• In most cases, the reason we add a per-second countdown is not to convey precision of information, it's to emphasise the countdown through "movement" and convey a sense of urgency. The human eye tracks change far better than it reads static information. If it just shows minutes, a user may simply not notice. The continuing countdown will grab the user's attention and emphasise its time-sensitivity. On the other hand, cases like how long ago a post was made on stackexchange are not time-sensitive and only show a static value, and not even a precise one. – Ruadhan2300 Jun 8 '18 at 13:12
10

Why don't you just give the actual time until expiry? At the moment, you're proposing to tell me that the offer expires "in one day". But what does that mean?

Let's say it's 3pm on Thursday. It would be really annoying if you'd rounded up 12hr 1m to "one day", because then I could come back tomorrow morning and find the deal already expired. By the same token, the deal must have expired before 3pm on Saturday or you'd surely have told me "two days". So all you've told me is that the deal expires some time between 3pm Friday and 3pm Saturday. Or maybe you did round it and it expires some time between 3am Friday (0.5 days) and 3am Saturday (1.5 days). That's maddeningly, frustratingly imprecise and we've not even got to the part you were asking about!

Now, for the options less than an hour.

59:59

This is vague. If it's updating once a second, it's probably OK. If it's not updating, nobody knows if it's hours and minutes or minutes and seconds. (And the user might be tempted to sit around for a bit to see if it updates after a minute or two.)

Strictly speaking, even if it is updating once a second, it's still vague. Perhaps it really does mean 59h 59m but you're evil and the expiry time goes down by one minute every second! This could be the case if, for example, you were selling me a voucher that would be valid for a certain amount of time and, to pressure me into buying, the voucher lasts longer if I buy it sooner.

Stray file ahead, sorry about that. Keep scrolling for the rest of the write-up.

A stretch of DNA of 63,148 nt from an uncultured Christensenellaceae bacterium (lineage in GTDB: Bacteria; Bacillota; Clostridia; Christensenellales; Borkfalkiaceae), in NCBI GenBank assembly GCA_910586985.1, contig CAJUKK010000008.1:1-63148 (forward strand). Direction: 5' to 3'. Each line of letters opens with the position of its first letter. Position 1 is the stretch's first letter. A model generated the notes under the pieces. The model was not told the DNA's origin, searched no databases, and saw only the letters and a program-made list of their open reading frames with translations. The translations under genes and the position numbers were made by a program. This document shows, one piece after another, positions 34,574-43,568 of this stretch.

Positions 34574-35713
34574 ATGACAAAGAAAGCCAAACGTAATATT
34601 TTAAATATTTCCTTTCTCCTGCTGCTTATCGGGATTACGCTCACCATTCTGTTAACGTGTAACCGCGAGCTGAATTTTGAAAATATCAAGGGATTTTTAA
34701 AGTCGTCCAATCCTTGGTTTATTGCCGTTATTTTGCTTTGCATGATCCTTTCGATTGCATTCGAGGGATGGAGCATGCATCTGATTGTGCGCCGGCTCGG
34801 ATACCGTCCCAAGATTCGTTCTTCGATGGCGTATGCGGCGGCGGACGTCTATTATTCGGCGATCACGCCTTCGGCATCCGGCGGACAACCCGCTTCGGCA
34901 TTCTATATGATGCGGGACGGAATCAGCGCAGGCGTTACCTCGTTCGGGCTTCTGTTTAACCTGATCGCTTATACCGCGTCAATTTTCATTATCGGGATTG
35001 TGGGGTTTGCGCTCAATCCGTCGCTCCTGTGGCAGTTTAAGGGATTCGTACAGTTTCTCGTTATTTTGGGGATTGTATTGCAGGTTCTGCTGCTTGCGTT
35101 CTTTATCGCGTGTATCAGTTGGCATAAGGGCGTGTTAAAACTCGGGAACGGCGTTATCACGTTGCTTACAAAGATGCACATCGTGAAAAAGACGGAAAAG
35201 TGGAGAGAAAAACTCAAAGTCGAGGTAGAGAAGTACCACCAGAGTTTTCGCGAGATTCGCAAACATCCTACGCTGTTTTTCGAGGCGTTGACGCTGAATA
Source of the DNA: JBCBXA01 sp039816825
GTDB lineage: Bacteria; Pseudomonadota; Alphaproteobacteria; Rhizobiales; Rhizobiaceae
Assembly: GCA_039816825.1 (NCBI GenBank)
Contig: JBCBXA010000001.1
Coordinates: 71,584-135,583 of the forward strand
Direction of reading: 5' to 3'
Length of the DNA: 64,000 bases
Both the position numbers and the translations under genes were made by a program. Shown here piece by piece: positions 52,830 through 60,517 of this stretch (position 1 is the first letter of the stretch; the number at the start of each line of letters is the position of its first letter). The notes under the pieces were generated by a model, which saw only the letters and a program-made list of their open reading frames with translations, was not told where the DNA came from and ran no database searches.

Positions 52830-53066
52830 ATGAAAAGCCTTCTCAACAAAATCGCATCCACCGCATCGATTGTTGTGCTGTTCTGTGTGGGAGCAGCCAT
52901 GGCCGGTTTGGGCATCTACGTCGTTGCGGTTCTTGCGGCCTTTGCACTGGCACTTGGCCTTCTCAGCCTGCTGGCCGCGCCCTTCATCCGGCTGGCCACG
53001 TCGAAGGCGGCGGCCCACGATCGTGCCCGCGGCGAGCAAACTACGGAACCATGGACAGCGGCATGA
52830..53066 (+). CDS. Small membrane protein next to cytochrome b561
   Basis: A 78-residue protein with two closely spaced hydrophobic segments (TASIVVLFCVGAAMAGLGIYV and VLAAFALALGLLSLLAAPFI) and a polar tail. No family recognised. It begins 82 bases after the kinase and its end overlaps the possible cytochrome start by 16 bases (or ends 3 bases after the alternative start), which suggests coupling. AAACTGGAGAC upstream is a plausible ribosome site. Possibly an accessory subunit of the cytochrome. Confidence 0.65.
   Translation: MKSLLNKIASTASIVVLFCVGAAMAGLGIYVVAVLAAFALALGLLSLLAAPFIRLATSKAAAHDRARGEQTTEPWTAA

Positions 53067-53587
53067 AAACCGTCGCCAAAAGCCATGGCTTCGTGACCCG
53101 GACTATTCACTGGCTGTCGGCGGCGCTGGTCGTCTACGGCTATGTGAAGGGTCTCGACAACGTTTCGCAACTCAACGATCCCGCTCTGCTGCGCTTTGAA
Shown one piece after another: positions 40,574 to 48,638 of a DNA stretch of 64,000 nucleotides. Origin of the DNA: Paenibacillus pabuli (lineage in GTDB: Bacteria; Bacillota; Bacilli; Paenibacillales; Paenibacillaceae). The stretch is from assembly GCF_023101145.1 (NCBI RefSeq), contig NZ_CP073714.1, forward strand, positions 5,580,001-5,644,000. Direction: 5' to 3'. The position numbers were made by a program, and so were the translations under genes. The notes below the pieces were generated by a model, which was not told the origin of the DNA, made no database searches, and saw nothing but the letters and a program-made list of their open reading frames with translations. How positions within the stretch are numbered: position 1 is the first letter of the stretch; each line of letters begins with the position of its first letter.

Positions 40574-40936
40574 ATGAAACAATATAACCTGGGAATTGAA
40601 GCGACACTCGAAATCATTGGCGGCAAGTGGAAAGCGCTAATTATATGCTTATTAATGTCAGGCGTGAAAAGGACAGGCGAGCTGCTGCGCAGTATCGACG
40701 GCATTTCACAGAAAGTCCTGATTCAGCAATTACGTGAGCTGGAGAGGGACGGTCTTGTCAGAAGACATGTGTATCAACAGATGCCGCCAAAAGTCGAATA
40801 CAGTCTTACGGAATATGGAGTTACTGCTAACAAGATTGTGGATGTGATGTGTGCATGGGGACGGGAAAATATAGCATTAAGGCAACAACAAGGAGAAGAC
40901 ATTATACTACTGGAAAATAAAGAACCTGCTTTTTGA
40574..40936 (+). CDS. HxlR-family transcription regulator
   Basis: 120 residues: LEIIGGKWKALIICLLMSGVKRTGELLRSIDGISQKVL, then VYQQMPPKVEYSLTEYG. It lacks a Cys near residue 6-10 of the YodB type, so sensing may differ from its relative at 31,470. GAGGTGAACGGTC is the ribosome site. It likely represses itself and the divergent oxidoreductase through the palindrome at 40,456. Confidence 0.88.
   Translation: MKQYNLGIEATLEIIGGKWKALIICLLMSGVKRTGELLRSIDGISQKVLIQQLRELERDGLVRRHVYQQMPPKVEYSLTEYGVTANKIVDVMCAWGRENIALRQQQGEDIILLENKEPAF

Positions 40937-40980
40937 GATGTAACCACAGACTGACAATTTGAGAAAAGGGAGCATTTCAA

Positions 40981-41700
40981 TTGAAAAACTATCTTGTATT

59:59 mins

If it's not updating, this is still vague. The colon works like a decimal point, so it should probably mean "59 minutes and 59 sub-units of a minute (i.e., seconds)". But can I trust you to use the same logic as me? Maybe you think it means "59 somethings (i.e., hours) and 59 minutes". I shouldn't have to try to figure out your state of mind to work out what you mean: you should tell me what you mean.

59:59 secs

This is basically the previous case but backwards. The user can infer that it means minutes and seconds because you're probably not timing to the nearest hundredth of a second and, if you meant 59.59s (i.e., a little less than fifty-nine and three-fifths of a second), you'd have used a decimal point, not a colon. But, again, why make me work all of this out instead of just telling me.

My suggestion would be to just present all times consistently as "1 day 23h 45m 6s" (or whatever abbreviations for the units you prefer) and omit any leading zeroes (so "45m 6s" rather than "0 days...").

  • Chill bro. Take it easy! – Kishan Jun 7 '18 at 14:52
  • I AM CHILLED!!! :-) Er, I mean, sorry -- I wasn't annoyed/angry/whatever and didn't mean to sound that way. – David Richerby Jun 7 '18 at 20:50
9

You also have an option to display it as 59m 59s, if you're worrying about ambiguity.

If you have to stick with the options you provided I would go for 59:59 mins, since 59:59 may be interpreted as 59 hours 59 minutes and 59:59 secs seem weird and I would interpret it as 59 seconds 59 milliseconds. But after one or two seconds when I would see how the values change, I would figure it out.

  • 1
    Great. Now I have one more person thinking just like me. – Kishan Jun 7 '18 at 9:22
  • 10
    "59:59 mins" doesn't make sense. You have two units here—minutes and seconds. Labeling only one of these units gives the user two equally valid ways to parse this value. Forcing the user to resort to watching for the value to change a couple times means they have to spend at least 1-2 seconds just trying to figure out what the units are, as you mention. – maxathousand Jun 7 '18 at 13:23